|Statement||Norman E. Gronlund.|
|Contributions||Gronlund, Norman Edward, 1920-|
|LC Classifications||LB1027.4 .G76 1991|
|The Physical Object|
|Pagination||v, 106 p. ;|
|Number of Pages||106|
|LC Control Number||89078446|
Objectives communicate and guide development of assessment, instructional methods, and content materials. Objectives communicate the focus of learning that enables instructors and students to work toward a common goal. The teacher can use objectives to make sure goals are reached. [objectives 1 – 8] (7) name and describe the contributions of great composers of different style periods. Renaissance- Polyphony, Motets, Madrigals, Desprez, Weelkes, and Palestrina [objectives 1- 8] (8) compare and contrast works based on the use of elements, form, and cultural (style period) Size: KB. The author does provide clear examples to illustrate how to write effective instructional objectives that communicate learning outcomes. He makes a clear distinction between an objective (a good one) that states a learning outcome and an objective (a bad one) that states what the teacher is doing or the learning process/5(8). NEW - Devotes a new chapter on writing performance objectives for problem-solving projects. NEW - Includes new descriptions of objectives and new sets of guidelines for preparing and using objectives. NEW - Expands coverage of why objectives should be used in instruction. NEW - Streamlines information to clarify the process of writing objectives. NEW - Positions revised information on how to Availability: This title is out of print.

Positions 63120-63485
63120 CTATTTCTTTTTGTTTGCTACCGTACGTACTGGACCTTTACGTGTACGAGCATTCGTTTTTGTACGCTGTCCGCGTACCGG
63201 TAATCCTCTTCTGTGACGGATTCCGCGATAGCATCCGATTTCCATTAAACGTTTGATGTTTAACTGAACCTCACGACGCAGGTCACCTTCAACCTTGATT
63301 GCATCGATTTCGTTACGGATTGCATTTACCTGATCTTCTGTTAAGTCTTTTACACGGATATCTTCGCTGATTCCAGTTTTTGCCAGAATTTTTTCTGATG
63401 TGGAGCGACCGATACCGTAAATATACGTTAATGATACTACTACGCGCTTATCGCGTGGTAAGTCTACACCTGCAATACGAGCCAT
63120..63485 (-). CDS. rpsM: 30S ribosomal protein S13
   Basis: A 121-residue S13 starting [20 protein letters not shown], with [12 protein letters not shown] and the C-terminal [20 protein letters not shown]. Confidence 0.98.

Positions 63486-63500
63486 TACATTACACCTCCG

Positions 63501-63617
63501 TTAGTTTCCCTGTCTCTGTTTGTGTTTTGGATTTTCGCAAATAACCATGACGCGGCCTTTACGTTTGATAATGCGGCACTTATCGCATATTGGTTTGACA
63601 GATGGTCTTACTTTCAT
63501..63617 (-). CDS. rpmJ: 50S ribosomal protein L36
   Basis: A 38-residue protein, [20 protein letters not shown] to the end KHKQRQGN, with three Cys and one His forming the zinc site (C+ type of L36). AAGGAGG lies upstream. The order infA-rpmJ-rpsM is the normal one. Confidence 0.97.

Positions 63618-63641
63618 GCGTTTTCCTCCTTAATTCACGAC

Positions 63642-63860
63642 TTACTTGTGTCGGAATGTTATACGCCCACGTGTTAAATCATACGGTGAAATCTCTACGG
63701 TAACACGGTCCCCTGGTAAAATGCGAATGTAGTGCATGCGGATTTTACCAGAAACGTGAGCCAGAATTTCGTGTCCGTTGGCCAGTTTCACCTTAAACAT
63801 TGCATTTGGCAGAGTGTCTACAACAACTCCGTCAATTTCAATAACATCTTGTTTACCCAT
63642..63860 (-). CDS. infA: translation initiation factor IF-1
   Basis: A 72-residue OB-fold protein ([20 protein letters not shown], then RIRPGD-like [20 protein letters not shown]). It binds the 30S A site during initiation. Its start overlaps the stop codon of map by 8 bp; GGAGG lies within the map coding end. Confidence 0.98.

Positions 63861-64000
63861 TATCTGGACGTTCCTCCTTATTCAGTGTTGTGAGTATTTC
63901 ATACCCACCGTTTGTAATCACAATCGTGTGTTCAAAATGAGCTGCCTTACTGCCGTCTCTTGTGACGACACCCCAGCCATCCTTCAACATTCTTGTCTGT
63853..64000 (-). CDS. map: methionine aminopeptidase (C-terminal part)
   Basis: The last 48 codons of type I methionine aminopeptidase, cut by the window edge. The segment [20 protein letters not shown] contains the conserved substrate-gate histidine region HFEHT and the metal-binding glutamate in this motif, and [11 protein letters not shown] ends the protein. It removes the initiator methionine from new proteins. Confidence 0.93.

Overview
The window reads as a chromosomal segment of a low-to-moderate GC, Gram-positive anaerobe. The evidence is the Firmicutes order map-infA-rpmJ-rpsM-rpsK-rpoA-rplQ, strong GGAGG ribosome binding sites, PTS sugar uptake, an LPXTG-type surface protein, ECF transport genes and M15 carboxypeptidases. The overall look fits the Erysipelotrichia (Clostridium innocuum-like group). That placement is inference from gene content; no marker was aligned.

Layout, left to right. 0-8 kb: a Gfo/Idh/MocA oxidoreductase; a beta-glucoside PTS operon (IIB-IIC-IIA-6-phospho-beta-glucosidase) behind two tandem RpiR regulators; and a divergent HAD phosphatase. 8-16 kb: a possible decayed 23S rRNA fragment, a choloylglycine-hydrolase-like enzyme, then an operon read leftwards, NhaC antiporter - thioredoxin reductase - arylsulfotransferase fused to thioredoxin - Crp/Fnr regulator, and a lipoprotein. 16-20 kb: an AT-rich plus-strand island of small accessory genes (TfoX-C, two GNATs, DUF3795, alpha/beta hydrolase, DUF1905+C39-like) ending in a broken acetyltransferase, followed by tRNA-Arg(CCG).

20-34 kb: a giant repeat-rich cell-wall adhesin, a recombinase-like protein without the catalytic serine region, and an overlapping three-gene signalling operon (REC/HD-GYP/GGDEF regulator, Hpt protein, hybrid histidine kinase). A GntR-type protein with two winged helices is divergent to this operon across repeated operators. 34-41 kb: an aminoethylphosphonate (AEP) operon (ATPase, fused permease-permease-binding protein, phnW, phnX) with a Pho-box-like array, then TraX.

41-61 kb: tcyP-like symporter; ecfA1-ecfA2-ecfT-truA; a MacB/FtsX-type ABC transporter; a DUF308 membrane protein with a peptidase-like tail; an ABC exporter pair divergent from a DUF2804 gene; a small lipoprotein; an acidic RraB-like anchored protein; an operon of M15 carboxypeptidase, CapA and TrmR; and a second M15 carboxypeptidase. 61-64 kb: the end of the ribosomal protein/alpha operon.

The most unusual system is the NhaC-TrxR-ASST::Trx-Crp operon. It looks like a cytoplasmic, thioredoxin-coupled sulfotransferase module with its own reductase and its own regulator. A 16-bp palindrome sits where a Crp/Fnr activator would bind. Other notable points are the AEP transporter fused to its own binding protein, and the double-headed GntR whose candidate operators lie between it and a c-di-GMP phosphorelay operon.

ISBN: OCLC Number: Description: xi, pages ; 24 cm: Contents: How To Write Instructional Objectives --Writing Instructional Objectives as Intended Learning Outcomes --What Are Instructional Objectives?--Why Use Instructional Objectives?--Role of Objectives in Teaching --Role of Objectives in Student Learning --Role of Objectives in Assessment --Role of. About this Item: Prentice Hall, Paperback. Condition: Very Good. No Jacket. Sixth Edition. Sixth Edition. Very Good Condition used paperback book copy titled How to Write and Use Instructional Objectives Sixth Edition by Norman E. Gronlund. Informational objectives and Instructional objectives (written for specific lessons and exercises) Informational objectives are abbreviations of instructional objectives. Instructional objectives contain all four components of a well-stated objective, but informational objectives specify only the student performance and the Size: 41KB. Additional Physical Format: Online version: Gronlund, Norman Edward, How to write and use instructional objectives. Englewood Cliffs, N.J.: Merrill, ©
instructional objectives Download instructional objectives or read online books in PDF, EPUB, Tuebl, and Mobi Format. Click Download or Read Online button to get instructional objectives book now. This site is like a library, Use search box in the widget to get ebook that you want. How To Write And Use Instructional Objectives. WRITING INSTRUCTIONAL OBJECTIVES. The following "GENERAL" rules should prove useful in writing instructional objectives. 1. Be Concise: at the most, objectives should be one or two sentences in length.; 2. Be Singular: An objective should focus on one and only one aspect of behavior.; 3. Describe Exprected behaviors: An objective should indicate the desired end product, not merely a direction. When we write objectives, we must ask ourselves what we want the learner to be able to accomplish after we put them through a lesson or training component. Instructional objectives are important because without them it is impossible to effectively evaluate learning. Educators have used instructional, or behavioral, objectives for at least four decades. Robert Mager’s little text, Preparing Instructional Objectives, first printed in , assisted many instructors in formulating and writing objectives. Since then, the use of objectives has become commonplace in Size: 40KB.